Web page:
As a result of four decades of successful community organizing around housing issues, this 31 square-block area has safer streets, more neighborhood oriented small businesses, pocket parks and art displays.
When British sociologist Ruth Glass first coined the term “gentrification” in 1964, she was describing the process of displacement already underway in London as poor and working class people got forced out of their traditional urban neighborhoods due to an influx of higher-income renters and home-buyers. In the U.S., no city is more closely identified with this same trend than San Francisco, now one of the most expensive housing markets in the country.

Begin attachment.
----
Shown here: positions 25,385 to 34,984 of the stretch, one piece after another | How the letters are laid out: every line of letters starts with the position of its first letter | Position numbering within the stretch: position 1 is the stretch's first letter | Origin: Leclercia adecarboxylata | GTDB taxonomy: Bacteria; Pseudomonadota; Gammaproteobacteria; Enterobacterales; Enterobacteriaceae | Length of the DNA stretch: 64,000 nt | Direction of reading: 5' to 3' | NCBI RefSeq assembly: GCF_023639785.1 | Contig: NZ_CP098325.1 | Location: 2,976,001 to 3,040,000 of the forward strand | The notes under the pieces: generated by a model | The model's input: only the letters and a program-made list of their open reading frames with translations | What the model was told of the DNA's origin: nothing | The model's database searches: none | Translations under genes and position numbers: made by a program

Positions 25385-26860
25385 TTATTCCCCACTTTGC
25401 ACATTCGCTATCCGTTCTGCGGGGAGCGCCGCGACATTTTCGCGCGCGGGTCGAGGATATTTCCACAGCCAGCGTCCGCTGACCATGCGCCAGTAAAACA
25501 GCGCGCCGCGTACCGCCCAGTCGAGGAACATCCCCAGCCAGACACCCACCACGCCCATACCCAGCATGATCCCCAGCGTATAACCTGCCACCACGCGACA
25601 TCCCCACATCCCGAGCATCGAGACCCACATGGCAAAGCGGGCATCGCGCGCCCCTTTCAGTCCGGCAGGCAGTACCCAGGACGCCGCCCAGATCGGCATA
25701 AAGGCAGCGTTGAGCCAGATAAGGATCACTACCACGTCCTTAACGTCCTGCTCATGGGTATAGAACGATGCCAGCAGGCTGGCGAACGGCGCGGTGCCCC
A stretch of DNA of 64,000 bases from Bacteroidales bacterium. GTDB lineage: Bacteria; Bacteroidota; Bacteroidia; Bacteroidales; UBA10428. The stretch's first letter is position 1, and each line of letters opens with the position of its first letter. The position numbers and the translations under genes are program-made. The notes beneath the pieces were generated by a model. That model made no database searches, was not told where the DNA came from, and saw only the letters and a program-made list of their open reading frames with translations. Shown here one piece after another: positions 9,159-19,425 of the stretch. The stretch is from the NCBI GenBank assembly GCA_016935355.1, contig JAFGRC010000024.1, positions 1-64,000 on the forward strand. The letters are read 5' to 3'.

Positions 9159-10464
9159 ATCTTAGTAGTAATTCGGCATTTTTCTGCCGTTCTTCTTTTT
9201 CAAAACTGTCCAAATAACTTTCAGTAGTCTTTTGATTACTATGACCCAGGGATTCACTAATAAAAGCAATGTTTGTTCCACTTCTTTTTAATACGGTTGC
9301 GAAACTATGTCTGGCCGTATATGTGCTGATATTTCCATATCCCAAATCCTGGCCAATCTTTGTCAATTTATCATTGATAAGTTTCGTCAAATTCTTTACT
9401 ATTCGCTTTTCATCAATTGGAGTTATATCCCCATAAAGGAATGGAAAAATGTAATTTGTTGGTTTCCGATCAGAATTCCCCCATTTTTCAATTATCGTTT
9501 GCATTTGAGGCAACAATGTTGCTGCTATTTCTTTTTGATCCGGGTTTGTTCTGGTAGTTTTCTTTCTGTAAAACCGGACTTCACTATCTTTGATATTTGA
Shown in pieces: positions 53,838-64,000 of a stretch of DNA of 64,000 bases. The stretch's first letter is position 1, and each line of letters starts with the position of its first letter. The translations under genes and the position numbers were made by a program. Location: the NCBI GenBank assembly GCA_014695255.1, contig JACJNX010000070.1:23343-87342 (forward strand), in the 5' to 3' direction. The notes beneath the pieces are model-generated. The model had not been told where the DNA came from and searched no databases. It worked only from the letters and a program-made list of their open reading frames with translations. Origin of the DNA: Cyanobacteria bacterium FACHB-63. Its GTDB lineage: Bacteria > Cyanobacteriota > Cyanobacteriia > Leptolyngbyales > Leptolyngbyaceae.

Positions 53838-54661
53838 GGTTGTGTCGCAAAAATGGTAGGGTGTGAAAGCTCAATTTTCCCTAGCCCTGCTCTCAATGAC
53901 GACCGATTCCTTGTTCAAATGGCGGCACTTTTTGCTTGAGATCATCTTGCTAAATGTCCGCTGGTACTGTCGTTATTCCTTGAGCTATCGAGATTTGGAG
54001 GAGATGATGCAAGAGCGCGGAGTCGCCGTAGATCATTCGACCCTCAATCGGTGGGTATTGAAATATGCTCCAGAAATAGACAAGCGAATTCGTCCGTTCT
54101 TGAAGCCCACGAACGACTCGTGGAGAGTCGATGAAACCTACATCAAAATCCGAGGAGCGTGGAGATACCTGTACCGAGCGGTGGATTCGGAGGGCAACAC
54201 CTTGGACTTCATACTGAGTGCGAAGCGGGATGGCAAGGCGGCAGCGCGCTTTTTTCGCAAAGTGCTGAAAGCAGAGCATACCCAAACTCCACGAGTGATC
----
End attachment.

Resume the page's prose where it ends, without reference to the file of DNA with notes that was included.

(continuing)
Not long ago, San Francisco had many blue-collar neighborhoods, that were affordable and provided easy access to working class jobs. Now, as housing lawyer and community organizer Randy Shaw notes in his new book, The Tenderloin: Sex, Crime and Resistance in the Heart of San Francisco (Urban Reality Press, 2015), much of the city is “virtually off-limits to all but well-heeled residents.” Since 1990, its black population has decreased by 44 percent—more than any other major U.S. city. African-Americans, along with a growing number of Latinos employed in the service sector, have been pushed far beyond the city limits in search of housing they can afford.